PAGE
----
To VP Leni: Forget ‘Daang Matuwid,’ your slogan is more powerful
To Vice President Robredo,
As you begin this important journey, I hope you consider one recommendation: Forget “Daang Matuwid.”
Yes, it was a catchy slogan. It was even effective to some degree, projecting an image of an administration and a president determined to stamp out corruption at all levels.
But then that image fell apart.
In the wake of scandals led by the DAP and Mamasapano fiascoes, that catchy slogan came to be perceived as a hypocritical battle cry, empty words of a president determined to wipe out corruption — except if it involved his closest allies.
Besides, ‘Daang Matuwid’ was a deeply flawed slogan in the first place. For one thing, as I noted in a previous column, it made the fight against corruption sound like a religious crusade.
And that was a bad idea. Fighting corruption is a political struggle. And in political struggles, the roads are rarely straight and clearly defined.
Often there are bumps, twists and turns. Sometimes you need to take sharp detours. Compromise, even retreat, may be necessary.
There’s a scene in the movie, “Lincoln,” in which the American president, played by Daniel Day Lewis, describes the use of a compass to explain the importance of flexibility in politics.
“It’ll point you True North from where you’re standing, but it’s got no advice about the swamps and deserts and chasms that you’ll encounter along the way,” Lincoln says. “If in pursuit of your destination, you plunge ahead, heedless of obstacles, and achieve nothing more than to swing in a swamp, what’s the use of knowing True North?”
Lincoln, considered one of the greatest U.S. presidents, led the final push to end slavery in America, not by putting himself on a pedestal and preaching uncompromisingly about the evils of the despicable practice. He ended slavery by forming alliances, outmaneuvering and sometimes winning over foes through the power of his arguments — and sometimes through compromise.
“Daang Matuwid” is an illusion. The path to meaningful social change is tortuous.
Many Filipinos who support you understand this. They understand that you may have to compromise as you try to lead the nation in this difficult time. What’s more important is affirming your vision for the future.
‘Daang Matuwid’ doesn’t do that. But your own slogan does.
In fact, your slogan is more powerful.
“Laban Kasama ang Laylayan ng Lipunan.”
“Struggle Together With the Marginalized in Society.”
It may not be as catchy as Aquino’s. But it captures the spirit of what needs to be done.
Now, you could have said: “Laban Para sa Laylayan ng Lipunan” — “Struggle For the Marginalized in Society.”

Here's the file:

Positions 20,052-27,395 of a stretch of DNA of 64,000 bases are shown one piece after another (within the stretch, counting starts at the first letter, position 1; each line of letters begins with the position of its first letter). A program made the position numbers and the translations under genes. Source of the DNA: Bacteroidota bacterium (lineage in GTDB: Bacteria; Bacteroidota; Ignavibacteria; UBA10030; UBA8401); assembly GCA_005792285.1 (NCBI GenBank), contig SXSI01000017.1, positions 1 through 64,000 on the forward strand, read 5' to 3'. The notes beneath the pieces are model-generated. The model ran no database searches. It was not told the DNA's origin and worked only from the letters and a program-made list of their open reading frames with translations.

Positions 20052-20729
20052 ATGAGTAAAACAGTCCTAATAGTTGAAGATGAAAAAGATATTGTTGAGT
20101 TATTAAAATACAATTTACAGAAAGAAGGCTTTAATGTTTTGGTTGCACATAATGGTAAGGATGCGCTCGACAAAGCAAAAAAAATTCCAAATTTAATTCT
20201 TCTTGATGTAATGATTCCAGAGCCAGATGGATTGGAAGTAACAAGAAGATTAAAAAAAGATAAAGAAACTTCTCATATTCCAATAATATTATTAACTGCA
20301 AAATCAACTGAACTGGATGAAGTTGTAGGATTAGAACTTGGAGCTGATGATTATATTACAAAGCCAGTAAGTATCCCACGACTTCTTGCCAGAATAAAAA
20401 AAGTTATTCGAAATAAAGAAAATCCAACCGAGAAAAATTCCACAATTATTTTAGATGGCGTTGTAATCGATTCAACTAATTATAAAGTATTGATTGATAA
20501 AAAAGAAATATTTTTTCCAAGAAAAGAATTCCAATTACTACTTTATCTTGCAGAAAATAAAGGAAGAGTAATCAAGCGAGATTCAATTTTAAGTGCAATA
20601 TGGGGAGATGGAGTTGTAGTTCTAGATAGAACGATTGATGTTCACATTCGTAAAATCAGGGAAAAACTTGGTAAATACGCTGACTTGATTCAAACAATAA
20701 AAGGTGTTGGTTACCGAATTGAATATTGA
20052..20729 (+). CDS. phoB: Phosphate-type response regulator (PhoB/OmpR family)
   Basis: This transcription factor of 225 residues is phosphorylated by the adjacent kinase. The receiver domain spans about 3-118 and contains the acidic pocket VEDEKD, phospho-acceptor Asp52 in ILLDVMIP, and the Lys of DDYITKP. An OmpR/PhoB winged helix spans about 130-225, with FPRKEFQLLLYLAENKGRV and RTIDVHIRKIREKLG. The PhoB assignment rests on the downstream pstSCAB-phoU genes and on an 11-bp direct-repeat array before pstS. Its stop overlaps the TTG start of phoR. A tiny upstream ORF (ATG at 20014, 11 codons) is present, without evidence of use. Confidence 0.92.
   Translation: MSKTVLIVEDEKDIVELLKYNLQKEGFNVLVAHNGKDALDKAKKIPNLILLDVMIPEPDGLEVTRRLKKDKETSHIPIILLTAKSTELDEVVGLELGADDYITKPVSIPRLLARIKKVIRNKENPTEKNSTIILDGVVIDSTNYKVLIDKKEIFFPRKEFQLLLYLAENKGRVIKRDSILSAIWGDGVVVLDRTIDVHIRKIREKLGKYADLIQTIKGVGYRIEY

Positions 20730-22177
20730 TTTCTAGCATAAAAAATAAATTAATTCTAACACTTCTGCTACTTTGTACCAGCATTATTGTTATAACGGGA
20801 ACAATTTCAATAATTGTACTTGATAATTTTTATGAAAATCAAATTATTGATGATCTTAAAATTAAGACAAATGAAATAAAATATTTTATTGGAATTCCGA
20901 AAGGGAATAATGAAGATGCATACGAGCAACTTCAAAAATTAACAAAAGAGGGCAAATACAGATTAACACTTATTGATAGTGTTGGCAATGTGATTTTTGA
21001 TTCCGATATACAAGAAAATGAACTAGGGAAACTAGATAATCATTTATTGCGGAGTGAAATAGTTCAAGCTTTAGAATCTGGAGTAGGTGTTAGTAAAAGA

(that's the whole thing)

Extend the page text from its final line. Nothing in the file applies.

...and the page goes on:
But you did not. You said “kasama” instead of “para sa.” And that is significant.
I can only speculate that the reasons are rooted in the kind of leadership you’ve already shown:
As a human rights lawyer who once defended struggling farmers of Sumilao;
As a progressive reformer who instinctively zeroed in on the plight of the Kidapawan protesters even if it meant breaking with a leader, already portrayed as a hacendero president, who appeared to blame the poor farmers for the bloody assault they endured;
As someone from the martial law generation, a Martial Law Baby, who rejects the idea of leaders as know-it-all saviors … and who understands that the struggle for change must be waged together with the weakest and most vulnerable in Philippine society.
“Kasama sila” is the right way to frame that slogan — because the strong and wise leader draws strength and guidance from the people she is supposed to lead and serve.
It’s not about rising above the people. It’s about moving forward with them so you can rise together.
Walang katiyakan ang mga susunod na taon.
Malinaw na ang bagong yugtong magsisimula ay kakaiba. Maraming magagandang pangako. Marami ring pangamba.
Kakaiba ang istilo ng bagong pangulo. Prangka daw, sabi ng mga sumusuporta sa kanya. Subalit walang takot daw niyang susugpuin ang krimen at korupsyon. Na itataguyod daw niya ang kapakanan ng karaniwang Pilipino.
Wag na lang daw pansinin ang mga pasabog. Wag na lang pansinin ang pagmumura. Wag mabulabog sa mga pang-iinsulto sa kababaihan, sa malalaswang biro. Bale wala raw ang mga ito. Dahil ang mahalaga ay padating na ang pagbabago.
Alam namin na bilang bise presidente, mahirap ang kelangan ninyong gawing pagbabalanse.
Pero may mga tao sa bagong pamunuan na maaaring maging kakampi ninyo: sina Jun Evasco, Judy Taguiwalo at Leonor Briones. Isang matalik na kaibigan ko, si Noel Kintanar, ay sumang ayon nang sumapi sa bagong gabinete. Mga taong may matibay ang pananalig sa demokrasya at kapakanan ng sambayanan.
Bilang bise presidente, marami kayong maaaring maging kakampi. Pero alam naming may mga mahihirap na desisyong kelangan ninyong gawin. Maaaring hindi namin magustuhan at maunawaan ang iba sa mga ito.
Hindi kami laging sasang-ayon sa gagawin at sasabihin ninyo.
Subalit batay sa inyong nakaraan, isa kayong pinuno na handang tumanggap ng puna, isang lider na matiyagang magpapaliwanag ng posisyon at makikipag usap kahit sa mga di sumasang-ayon sa ninyo.
At kung malinaw na nagkamali kayo, buong tapang ninyong aaminin ito at tatanggapin ang responsibilidad sa kamalian.
Hindi magmamatigas. Hindi mapipikon.
Hindi magmumura: “Don’t f— with me.’
Hindi sisisihin ang iba: “Binola niya ako.”
Na sasalubungin ninyo ang hamon na unawain at iwasto ang anumang pagkakamali. Dahil ang pamumuno ay hindi lang tungkol sa isang tao o isang partido.
Kasama lahat. Kabalikat lahat.
“Laban kasama ang laylayan ng lipunan.”
Hindi matuwid ang daang kinakaharap ng Pilipinas. Maraming mga lubak. Matitirik ang mga liko.
Lakad na ho tayo.
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